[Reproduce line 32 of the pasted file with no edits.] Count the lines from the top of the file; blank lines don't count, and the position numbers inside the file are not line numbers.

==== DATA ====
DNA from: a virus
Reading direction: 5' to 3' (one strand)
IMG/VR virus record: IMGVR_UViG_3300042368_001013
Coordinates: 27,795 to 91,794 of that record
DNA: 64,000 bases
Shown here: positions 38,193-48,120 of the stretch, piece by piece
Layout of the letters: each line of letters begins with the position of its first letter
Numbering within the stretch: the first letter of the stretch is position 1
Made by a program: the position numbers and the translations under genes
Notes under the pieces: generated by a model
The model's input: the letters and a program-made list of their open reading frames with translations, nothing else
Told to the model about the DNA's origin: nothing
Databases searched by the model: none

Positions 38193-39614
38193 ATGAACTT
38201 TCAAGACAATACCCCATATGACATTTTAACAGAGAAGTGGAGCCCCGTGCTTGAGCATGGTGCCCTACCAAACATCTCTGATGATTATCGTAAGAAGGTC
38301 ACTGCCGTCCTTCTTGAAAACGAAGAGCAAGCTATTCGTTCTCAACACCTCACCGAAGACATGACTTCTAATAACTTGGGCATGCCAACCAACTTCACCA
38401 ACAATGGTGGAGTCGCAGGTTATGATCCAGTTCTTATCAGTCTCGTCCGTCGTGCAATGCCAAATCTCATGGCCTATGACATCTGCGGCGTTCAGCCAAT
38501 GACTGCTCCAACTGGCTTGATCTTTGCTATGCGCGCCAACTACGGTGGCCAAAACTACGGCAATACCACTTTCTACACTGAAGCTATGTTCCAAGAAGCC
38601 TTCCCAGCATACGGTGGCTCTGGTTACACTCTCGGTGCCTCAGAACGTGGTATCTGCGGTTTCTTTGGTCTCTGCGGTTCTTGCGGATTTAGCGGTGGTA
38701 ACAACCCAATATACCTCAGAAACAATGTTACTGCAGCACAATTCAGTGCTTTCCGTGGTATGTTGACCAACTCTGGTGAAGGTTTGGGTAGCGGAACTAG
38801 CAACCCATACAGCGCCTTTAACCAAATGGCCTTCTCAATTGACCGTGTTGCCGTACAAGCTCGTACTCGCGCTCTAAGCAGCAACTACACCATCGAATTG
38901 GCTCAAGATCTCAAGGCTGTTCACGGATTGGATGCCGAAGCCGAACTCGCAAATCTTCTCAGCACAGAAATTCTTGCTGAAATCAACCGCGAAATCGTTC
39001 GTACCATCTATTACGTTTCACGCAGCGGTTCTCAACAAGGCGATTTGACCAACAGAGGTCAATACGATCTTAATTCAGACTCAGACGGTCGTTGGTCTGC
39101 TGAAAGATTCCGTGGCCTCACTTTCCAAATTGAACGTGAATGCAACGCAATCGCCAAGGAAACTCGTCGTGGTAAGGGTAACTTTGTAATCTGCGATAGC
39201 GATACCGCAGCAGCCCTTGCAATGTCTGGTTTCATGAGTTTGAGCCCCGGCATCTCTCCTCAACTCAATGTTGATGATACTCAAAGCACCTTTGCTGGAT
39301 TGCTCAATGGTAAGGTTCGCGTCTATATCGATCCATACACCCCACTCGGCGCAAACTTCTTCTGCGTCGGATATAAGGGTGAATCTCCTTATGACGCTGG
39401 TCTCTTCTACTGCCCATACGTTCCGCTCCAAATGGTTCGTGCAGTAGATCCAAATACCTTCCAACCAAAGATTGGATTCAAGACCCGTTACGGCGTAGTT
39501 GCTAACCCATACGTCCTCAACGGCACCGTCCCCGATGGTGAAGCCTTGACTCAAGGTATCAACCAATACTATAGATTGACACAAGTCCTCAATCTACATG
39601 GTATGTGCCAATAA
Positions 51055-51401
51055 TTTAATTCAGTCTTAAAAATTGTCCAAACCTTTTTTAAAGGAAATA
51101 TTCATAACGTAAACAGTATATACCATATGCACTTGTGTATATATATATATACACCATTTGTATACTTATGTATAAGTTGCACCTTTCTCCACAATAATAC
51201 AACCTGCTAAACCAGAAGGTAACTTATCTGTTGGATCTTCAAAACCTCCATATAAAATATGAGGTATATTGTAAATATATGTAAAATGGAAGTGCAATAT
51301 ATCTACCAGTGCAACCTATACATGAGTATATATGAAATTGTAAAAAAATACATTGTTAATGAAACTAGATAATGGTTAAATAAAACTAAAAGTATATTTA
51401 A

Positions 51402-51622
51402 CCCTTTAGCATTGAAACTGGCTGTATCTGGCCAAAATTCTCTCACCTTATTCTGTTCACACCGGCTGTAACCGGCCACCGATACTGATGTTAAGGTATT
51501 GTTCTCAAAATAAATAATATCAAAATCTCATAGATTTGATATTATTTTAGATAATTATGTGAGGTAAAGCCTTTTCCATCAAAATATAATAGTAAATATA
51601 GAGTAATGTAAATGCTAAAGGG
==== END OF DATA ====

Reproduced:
51055 TTTAATTCAGTCTTAAAAATTGTCCAAACCTTTTTTAAAGGAAATA